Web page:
Shoot so hard with a thunder gun
Shoot so hard with a thunder gun
Shoot so hard with a thunder gun
There disappear one by one my precious ones

If you get lovesick, it will take your life away
What will become of the spoiled and foolish generation
Who have been given only toys
Grown-ups should teach their children the way to grow up
Don't put blame and crap on others

Not knowing how to hold their precious ones
Controlled by the desire to control others
What they have broken like their toys is someone's future

Shoot so hard with a thunder gun
Even if you beat someone, don't hurt him
Shoot so hard with a thunder gun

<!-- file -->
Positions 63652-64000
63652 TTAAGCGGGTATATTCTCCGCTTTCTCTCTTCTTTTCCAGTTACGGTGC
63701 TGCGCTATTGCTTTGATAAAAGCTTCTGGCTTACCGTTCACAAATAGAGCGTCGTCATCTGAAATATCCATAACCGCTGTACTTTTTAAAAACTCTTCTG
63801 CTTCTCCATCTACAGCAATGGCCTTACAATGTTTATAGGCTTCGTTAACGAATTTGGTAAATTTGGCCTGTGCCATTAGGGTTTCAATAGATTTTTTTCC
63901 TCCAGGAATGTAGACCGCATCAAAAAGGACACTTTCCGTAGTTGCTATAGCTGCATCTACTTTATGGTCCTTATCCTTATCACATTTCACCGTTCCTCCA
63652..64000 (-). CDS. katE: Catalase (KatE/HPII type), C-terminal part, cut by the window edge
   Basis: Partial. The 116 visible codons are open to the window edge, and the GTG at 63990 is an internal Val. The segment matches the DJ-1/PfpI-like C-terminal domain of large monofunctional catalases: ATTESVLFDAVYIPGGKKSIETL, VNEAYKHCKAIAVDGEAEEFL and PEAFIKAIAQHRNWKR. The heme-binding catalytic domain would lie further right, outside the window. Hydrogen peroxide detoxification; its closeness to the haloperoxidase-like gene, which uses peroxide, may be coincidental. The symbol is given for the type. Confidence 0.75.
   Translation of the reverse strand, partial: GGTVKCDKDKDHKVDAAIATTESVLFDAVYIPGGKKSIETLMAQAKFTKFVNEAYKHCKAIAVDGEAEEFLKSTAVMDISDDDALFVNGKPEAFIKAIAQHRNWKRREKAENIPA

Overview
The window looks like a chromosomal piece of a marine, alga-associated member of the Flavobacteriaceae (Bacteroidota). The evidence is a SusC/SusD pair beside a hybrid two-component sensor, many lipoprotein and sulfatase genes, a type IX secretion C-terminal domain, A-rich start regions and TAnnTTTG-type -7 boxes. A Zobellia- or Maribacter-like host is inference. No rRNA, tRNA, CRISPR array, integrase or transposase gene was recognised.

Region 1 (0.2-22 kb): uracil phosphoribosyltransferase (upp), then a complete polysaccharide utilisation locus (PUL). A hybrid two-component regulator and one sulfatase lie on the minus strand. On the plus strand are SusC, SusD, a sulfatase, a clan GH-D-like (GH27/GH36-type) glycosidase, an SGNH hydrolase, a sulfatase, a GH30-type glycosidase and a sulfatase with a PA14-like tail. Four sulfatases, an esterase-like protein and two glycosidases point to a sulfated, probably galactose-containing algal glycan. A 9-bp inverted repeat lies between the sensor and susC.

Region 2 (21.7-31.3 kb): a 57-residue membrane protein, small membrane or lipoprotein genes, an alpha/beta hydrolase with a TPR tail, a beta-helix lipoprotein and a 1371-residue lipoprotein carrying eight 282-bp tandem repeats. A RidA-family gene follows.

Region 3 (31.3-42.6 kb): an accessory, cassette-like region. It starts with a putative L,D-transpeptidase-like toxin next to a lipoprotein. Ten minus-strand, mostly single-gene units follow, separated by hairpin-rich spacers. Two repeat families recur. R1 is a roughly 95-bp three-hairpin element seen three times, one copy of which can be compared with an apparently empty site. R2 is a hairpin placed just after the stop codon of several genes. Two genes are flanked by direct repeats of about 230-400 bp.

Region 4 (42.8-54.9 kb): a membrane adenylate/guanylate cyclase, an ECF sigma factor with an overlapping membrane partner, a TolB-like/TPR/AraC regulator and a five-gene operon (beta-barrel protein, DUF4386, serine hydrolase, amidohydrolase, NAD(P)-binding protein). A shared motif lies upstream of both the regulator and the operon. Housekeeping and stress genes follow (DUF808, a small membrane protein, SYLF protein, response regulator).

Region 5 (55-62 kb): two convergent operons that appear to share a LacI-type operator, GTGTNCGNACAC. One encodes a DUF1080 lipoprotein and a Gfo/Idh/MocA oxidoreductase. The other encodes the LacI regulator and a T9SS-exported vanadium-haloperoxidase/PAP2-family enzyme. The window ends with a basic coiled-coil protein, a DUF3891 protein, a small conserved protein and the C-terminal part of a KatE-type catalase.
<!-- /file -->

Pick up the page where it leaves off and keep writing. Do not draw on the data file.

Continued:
Who is right behind you?

Shoot so hard with a thunder gun
Ah, it's strange, my tears are falling
Now is the very time I shoot a bullet through my body
Shoot so hard with a thunder gun

© Words & Music by Yuuki Asama

About the line "spoiled and foolish generation": Before 2003 almost all Japanese students had to go to school 6 days a week. Many people thought that children were forced to study too much. Since 2003 the system has changed and the children have had less classes and Saturdays and Sunday off. This is called the "education with more free time". But consequently their grades have slipped. And they have been thought to be spoiled. So the children who received the new education are sometimes mocked for having less knowledge than the older generation.

Can you tell us more about how you write and record your songs? What else inspires you musically?